Still, your read on fundraising is the same as mine. “The financial market is putting a value on how we use airline currency in an ignorant way,” she said.
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We should contribute as little as possible to the high profitability of airline marketing programs. So some carriers try to help themselves to taxpayer dollars once again – while we brag about how we line up like lemmings to lap up their miles – please make them work a little harder and offer a little more reward. Since they first took off over 30 years ago, frequent flyer programs have undergone as many changes as the airline industry. While it’s still possible to earn some major rewards—or waste time collecting points you’ll never use—today’s programs look a lot different than they did just a few years ago.
Brian Kelly, who calls himself “The Points Guy” and runs the website “The PointsGuy.com,” says there has been a huge change in the way many airlines calculate their rewards. Often called a “revenue-based model,” it rewards passengers for the money they spend rather than the miles they fly. In other words, frequent flyer programs become serious spending programs.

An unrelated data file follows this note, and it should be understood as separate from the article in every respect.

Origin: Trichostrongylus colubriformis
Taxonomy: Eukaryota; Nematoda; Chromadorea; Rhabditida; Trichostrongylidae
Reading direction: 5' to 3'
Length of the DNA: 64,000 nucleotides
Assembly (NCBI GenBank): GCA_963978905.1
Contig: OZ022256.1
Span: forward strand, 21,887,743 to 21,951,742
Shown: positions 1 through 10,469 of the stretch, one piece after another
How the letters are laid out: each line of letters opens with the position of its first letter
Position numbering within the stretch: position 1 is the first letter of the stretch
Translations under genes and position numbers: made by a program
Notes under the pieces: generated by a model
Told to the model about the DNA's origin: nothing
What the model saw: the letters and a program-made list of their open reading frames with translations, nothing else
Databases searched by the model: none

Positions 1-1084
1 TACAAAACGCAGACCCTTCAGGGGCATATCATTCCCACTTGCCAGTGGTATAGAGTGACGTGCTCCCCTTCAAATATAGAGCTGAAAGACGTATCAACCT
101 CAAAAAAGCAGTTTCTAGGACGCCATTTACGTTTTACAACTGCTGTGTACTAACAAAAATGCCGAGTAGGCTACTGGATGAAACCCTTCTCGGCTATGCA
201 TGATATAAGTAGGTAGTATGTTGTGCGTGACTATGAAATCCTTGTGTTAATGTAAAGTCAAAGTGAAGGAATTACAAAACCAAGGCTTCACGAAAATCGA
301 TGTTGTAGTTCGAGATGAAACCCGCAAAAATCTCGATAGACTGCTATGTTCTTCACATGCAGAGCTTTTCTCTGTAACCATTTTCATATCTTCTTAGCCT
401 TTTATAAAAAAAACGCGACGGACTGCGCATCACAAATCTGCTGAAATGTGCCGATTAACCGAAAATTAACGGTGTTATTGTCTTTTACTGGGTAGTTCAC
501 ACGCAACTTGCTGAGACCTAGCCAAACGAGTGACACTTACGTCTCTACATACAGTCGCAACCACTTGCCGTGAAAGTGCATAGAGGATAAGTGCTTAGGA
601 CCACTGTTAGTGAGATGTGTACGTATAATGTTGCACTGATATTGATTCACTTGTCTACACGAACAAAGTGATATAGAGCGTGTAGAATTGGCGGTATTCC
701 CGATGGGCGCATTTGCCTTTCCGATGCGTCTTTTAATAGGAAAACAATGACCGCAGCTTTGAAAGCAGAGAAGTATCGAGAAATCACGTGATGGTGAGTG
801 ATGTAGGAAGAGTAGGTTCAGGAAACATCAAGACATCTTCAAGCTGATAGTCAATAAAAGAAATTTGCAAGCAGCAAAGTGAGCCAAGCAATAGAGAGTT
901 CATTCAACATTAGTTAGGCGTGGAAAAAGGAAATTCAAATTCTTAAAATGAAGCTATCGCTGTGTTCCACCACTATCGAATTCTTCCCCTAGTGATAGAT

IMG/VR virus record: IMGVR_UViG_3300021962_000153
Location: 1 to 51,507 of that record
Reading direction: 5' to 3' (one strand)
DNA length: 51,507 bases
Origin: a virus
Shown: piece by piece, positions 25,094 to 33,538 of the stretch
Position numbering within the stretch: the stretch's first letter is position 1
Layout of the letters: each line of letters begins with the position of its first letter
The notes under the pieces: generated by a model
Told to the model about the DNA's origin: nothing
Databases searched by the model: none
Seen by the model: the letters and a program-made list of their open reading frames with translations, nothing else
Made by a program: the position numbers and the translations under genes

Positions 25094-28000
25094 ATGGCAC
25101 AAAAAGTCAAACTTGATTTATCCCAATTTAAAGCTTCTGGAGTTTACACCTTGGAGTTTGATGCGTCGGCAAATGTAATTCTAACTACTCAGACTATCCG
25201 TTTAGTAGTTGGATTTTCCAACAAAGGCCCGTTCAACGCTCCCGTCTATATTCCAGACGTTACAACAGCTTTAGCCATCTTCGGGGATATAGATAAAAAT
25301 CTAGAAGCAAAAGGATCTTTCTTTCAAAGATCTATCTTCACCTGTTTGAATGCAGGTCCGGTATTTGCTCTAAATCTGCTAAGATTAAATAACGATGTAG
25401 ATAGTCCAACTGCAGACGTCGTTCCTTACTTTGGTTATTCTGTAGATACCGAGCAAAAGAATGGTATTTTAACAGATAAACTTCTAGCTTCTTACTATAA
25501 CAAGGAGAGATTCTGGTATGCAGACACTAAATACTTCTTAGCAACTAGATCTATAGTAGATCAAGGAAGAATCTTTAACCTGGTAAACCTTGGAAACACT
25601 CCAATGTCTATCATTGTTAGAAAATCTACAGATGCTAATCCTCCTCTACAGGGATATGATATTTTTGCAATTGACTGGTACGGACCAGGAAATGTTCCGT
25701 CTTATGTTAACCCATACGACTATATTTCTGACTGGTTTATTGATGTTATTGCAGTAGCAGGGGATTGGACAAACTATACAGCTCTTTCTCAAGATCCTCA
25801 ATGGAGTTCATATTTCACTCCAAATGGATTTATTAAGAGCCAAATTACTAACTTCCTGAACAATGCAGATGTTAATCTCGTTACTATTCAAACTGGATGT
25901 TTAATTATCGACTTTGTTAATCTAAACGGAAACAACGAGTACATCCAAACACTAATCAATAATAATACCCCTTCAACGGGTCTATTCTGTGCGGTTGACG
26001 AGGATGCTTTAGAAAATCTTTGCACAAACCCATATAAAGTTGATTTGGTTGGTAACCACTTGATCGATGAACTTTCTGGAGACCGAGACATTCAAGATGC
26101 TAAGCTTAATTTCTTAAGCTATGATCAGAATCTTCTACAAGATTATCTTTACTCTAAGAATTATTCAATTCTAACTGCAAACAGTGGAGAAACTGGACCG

This can be a good thing or a bad thing depending on the type of travel you are doing. If you normally travel in economy class, you will benefit less than before. On the other hand, Kelly says, “just two trips a year in premium class service” can add several thousand miles to your account.
With two-thirds of Americans saying they plan to resume travel in 2021, you may be interested in the best ways to save money on flights. While more changes may be on the horizon, here are some of the best ways to earn airline miles.
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If you focus on a couple of airlines that fly the routes you hope to fly, chances are you’ll actually earn enough points to get something. For example, it’s best to have 100,000 points with one carrier unless you can transfer points or miles between programs on a 1:1 basis.
Also note that points may expire if your account is inactive for a certain period of time (usually 18 months). You’ll need to monitor any account you open or risk losing your miles—another reason to keep the number manageable.
Many airlines belong to domestic and foreign networks